top of page

Hoop Dreaming versus Investing across a Lifetime

By David Booth Chairman and Founder, Dimensional Fund Advisors

Every year at this time, the NCAA men’s basketball tournament thrills fans and creates so much interest that it’s estimated one in four Americans filled out a bracket to try to predict who will win it all. I really enjoy watching the games and always fill out a bracket in a pool with my family. This year, I couldn’t help but see connections between investing and March Madness.

Let’s start with the similarities:

Picking winners is hard.

- Maybe your NCAA championship bracket picks are as wrong as mine, but don’t feel bad. The odds of correctly predicting the winner of all 63 tournament games are astronomically high.

- In the stock market, most professional investors don’t beat the market in a typical year.

An informed approach improves your odds.

- If you want to do well with your bracket next year, what should you do? The tournament selection committee seeds teams from 1 to 16 in four regions. Always pick the higher-seeded team, and you’ll have a good chance of winning more games than most. It doesn’t mean you’re going to be the champion of your pool, but year after year, you’ll probably pick more winners than most.

- With investing, rather than trying to guess winners, you can take an informed approach that relies on decades of academic research, and choose to buy the market. Over the long haul, US stocks have compounded at about 10% a year.1 Having a plan can help you position yourself to have a better investment experience.

Good luck and good strategy are not the same.

Every year, some money manager is going to have the best returns. Every year in each bracket pool, someone wins. But in both cases, it’s unlikely that they will continue to come out on top year after year.

When people say, “Look at all the money I made on this stock,” I feel it’s the same as when someone says, “I picked Fairleigh Dickinson!” Good for you—you got lucky.

How about the differences:

The thrill of participating in a March Madness pool with a lot of people comes from the possibility of winning the pool.

- My family fills out a bracket each year, and we engrave the name of the winner on a little trophy. And to most people it’s only the winner who matters. I don’t even remember who in our family came in second last year.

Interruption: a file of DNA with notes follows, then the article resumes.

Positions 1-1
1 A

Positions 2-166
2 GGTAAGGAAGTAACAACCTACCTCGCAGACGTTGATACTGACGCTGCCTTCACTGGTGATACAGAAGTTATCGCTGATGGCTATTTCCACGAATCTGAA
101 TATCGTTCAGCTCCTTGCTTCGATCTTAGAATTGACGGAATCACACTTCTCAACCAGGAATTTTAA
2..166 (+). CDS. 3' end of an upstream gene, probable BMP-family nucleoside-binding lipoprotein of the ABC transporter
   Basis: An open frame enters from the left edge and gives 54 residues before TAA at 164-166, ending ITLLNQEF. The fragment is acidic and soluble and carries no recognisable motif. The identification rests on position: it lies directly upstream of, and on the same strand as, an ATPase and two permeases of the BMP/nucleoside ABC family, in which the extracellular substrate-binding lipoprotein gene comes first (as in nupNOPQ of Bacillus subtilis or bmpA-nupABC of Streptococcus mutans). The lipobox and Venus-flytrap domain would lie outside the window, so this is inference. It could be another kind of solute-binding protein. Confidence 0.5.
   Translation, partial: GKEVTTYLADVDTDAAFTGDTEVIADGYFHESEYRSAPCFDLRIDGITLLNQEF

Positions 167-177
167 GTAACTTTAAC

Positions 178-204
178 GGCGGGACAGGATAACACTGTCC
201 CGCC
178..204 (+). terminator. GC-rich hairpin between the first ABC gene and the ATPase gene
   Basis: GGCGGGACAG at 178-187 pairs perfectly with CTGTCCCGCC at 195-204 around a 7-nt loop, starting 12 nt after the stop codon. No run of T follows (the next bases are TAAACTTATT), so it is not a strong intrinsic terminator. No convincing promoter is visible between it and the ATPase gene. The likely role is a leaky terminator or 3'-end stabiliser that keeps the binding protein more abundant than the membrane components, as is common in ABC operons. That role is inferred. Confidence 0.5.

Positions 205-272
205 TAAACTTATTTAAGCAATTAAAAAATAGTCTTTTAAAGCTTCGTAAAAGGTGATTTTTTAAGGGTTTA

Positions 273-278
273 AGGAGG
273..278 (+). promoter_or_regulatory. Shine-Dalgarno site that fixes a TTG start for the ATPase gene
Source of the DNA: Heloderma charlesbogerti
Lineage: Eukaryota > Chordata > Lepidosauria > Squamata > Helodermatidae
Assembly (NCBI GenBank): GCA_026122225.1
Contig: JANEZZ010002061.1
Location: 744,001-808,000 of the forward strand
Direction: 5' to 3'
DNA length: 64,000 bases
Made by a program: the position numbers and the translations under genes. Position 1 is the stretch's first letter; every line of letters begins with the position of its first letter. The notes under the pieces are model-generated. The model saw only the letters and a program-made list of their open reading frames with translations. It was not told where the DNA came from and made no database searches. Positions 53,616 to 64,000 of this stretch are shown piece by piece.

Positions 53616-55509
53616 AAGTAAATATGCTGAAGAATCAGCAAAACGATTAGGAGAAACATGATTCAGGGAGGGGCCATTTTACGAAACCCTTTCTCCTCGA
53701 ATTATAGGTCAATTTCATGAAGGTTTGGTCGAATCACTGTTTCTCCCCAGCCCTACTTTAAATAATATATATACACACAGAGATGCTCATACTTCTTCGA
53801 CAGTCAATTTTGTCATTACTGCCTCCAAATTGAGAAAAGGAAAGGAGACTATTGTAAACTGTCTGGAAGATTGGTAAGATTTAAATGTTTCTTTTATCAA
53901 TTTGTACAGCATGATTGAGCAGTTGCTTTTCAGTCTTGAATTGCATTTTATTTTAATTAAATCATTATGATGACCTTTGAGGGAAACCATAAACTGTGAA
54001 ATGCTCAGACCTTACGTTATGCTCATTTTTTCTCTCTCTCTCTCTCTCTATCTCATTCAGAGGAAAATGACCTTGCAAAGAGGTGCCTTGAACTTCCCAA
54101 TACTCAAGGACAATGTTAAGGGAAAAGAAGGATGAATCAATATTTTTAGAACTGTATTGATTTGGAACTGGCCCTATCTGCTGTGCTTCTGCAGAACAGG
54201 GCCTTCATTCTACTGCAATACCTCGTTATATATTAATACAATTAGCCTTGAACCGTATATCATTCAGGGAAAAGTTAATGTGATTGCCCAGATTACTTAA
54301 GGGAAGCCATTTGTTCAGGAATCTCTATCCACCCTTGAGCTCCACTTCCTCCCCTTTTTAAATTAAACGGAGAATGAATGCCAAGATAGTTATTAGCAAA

- Investing is different. You should have the goal of doing a little bit better than average. Taking unnecessary risks can lead to big losses. As investors, we must remain focused on trying to capture that long-term compounded return of the market, also known as the expected return. That means taking a cautious approach and avoiding the temptation of trying to pick unexpected winners or underdogs.

There’s always next year.

- With the NCAA, there’s a new bracket to fill out every year. You get a fresh start.

- With investing, your results are cumulative. There are no do-overs. There can be pain with investing. Unlike with filling out the brackets, a bad investing outcome last year sticks with you this year and always.

While there are certainly similarities between March Madness and investing, it’s crucial to recognize the key differences.

I'm happy to talk this subject over with you on a complimentary call. As a fee-only fiduciary advisor, I never receive commissions and therefore am unbiased on this topic.

*1 In US dollars. S&P 500 Index annual returns 1926–2022. S&P data © 2023 S&P Dow Jones Indices LLC, a division of S&P Global. All rights reserved. Indices are not available for direct investment; therefore, their performance does not reflect the expenses associated with the management of an actual portfolio.

Disclaimer: Past performance is no guarantee of future results. Any indices referenced for comparison are unmanaged and cannot be invested into directly. Investments in securities involve the risk of loss. Nothing in this blog should be considered financial advice or recommendations. Your questions are unique to you and your own personal financial circumstances. You should consult with a financial professional before making a financial decision. See full blog disclaimer.

6 views0 comments

Recent Posts

See All
bottom of page